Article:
Housing Starts Stateside Fall in May

It was something of a good-news-bad-news story on the housing front in the United States last month.

U.S. home building unexpectedly fell in May, but data for the prior two months was revised higher and building permits increased, suggesting that the housing market was drawing some support from a sharp decline in mortgage rates.

Figures released by the U.S. Commerce Department revealed housing starts dropped 0.9% to a seasonally-adjusted annual rate of 1.269 million units last month amid a drop in the construction of single-family housing units.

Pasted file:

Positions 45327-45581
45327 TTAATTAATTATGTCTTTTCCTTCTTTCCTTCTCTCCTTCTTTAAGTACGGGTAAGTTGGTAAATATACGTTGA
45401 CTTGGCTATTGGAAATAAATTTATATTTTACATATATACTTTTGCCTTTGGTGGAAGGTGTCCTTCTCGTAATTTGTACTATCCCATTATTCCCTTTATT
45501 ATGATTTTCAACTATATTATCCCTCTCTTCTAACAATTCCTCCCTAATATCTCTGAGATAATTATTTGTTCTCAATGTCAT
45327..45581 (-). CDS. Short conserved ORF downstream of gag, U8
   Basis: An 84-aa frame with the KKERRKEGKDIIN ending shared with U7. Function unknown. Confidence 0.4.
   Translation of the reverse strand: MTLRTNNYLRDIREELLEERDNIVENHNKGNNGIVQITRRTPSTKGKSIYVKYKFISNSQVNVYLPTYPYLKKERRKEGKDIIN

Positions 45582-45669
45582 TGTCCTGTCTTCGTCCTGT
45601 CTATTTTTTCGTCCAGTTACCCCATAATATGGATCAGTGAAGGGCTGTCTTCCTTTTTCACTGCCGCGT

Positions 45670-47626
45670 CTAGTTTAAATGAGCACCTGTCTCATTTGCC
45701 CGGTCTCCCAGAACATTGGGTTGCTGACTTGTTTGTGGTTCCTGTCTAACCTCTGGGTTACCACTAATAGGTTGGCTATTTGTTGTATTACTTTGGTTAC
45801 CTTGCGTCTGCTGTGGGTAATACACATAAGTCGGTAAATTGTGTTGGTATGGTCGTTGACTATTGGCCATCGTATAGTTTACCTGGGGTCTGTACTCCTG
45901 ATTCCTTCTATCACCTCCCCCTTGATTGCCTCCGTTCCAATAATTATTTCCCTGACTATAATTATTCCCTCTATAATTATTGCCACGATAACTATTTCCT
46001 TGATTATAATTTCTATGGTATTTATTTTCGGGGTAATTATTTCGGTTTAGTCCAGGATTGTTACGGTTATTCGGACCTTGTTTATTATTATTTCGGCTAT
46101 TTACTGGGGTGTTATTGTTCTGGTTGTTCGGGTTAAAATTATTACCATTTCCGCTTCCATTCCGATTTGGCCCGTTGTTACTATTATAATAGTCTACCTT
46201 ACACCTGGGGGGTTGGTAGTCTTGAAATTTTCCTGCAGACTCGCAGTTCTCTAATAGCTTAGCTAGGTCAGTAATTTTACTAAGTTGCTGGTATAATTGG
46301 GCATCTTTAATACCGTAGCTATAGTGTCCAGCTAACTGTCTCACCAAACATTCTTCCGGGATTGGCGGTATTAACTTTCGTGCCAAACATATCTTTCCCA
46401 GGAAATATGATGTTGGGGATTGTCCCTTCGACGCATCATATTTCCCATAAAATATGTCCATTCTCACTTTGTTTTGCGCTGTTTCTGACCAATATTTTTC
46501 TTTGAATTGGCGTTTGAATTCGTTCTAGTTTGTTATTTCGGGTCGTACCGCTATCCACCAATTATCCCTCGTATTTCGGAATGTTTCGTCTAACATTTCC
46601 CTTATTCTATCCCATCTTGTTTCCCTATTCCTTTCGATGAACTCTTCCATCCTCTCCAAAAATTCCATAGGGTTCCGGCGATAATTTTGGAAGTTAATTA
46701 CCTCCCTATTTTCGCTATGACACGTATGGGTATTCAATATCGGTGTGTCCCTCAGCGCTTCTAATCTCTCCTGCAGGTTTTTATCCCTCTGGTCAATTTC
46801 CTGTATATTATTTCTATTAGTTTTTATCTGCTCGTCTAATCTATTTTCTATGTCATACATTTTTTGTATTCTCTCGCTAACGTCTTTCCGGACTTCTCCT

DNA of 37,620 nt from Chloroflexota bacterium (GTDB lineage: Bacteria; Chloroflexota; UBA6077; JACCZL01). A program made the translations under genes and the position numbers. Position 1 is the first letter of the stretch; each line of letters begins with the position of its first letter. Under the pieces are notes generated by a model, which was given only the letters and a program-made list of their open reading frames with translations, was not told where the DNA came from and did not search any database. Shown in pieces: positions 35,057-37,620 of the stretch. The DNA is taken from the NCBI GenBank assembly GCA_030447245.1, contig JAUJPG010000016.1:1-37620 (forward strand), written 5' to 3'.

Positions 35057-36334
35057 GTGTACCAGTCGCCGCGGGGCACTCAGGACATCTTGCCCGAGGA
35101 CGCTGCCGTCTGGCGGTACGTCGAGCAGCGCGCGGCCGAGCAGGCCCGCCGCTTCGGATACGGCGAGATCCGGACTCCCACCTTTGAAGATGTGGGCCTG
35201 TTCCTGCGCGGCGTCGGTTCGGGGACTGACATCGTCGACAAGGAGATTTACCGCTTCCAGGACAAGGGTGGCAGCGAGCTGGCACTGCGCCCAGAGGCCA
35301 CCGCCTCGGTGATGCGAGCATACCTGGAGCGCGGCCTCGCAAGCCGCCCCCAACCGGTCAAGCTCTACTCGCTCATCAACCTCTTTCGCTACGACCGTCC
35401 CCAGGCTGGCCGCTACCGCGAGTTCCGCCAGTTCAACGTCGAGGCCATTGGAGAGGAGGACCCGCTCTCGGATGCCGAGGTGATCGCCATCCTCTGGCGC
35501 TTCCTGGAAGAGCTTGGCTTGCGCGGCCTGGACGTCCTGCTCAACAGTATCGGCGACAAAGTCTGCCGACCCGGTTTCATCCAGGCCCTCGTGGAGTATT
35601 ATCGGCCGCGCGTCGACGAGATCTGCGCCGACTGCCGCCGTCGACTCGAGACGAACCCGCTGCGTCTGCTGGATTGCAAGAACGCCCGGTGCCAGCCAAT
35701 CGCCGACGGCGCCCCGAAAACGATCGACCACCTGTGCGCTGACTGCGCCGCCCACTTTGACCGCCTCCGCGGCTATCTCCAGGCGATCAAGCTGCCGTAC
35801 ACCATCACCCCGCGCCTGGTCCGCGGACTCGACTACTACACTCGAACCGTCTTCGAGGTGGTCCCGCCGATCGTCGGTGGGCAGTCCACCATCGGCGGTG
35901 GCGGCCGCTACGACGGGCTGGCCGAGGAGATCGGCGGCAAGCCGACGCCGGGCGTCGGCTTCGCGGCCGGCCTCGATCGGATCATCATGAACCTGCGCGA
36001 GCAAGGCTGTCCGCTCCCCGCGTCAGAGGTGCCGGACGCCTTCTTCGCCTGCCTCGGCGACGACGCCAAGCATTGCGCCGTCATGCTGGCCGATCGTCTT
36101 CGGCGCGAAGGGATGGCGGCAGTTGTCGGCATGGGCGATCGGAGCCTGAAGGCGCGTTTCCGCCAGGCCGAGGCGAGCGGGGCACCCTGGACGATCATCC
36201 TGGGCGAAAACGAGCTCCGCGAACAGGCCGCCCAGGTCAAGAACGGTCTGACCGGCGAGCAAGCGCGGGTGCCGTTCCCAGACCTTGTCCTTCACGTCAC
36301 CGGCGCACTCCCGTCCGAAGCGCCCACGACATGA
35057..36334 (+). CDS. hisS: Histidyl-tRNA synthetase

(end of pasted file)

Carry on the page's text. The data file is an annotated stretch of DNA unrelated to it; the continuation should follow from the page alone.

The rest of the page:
Data for April, however, was revised up to show home building rising to a pace of 1.281 million units, instead of increasing to a rate of 1.235 million units as previously reported. Housing starts in March were also stronger than initially estimated.

Economists had forecast housing starts edging up to a pace of 1.239 million units in May. Single-family housing starts fell in the Northeast, the Midwest and West, but rose in the South, where the bulk of home building occurs.

The department also reported that building permits rose 0.3% to a rate of 1.294 million units in May. It was the second-straight monthly increase in permits. Building permits have been weak this year, with much of the decline concentrated in the single-family housing segment.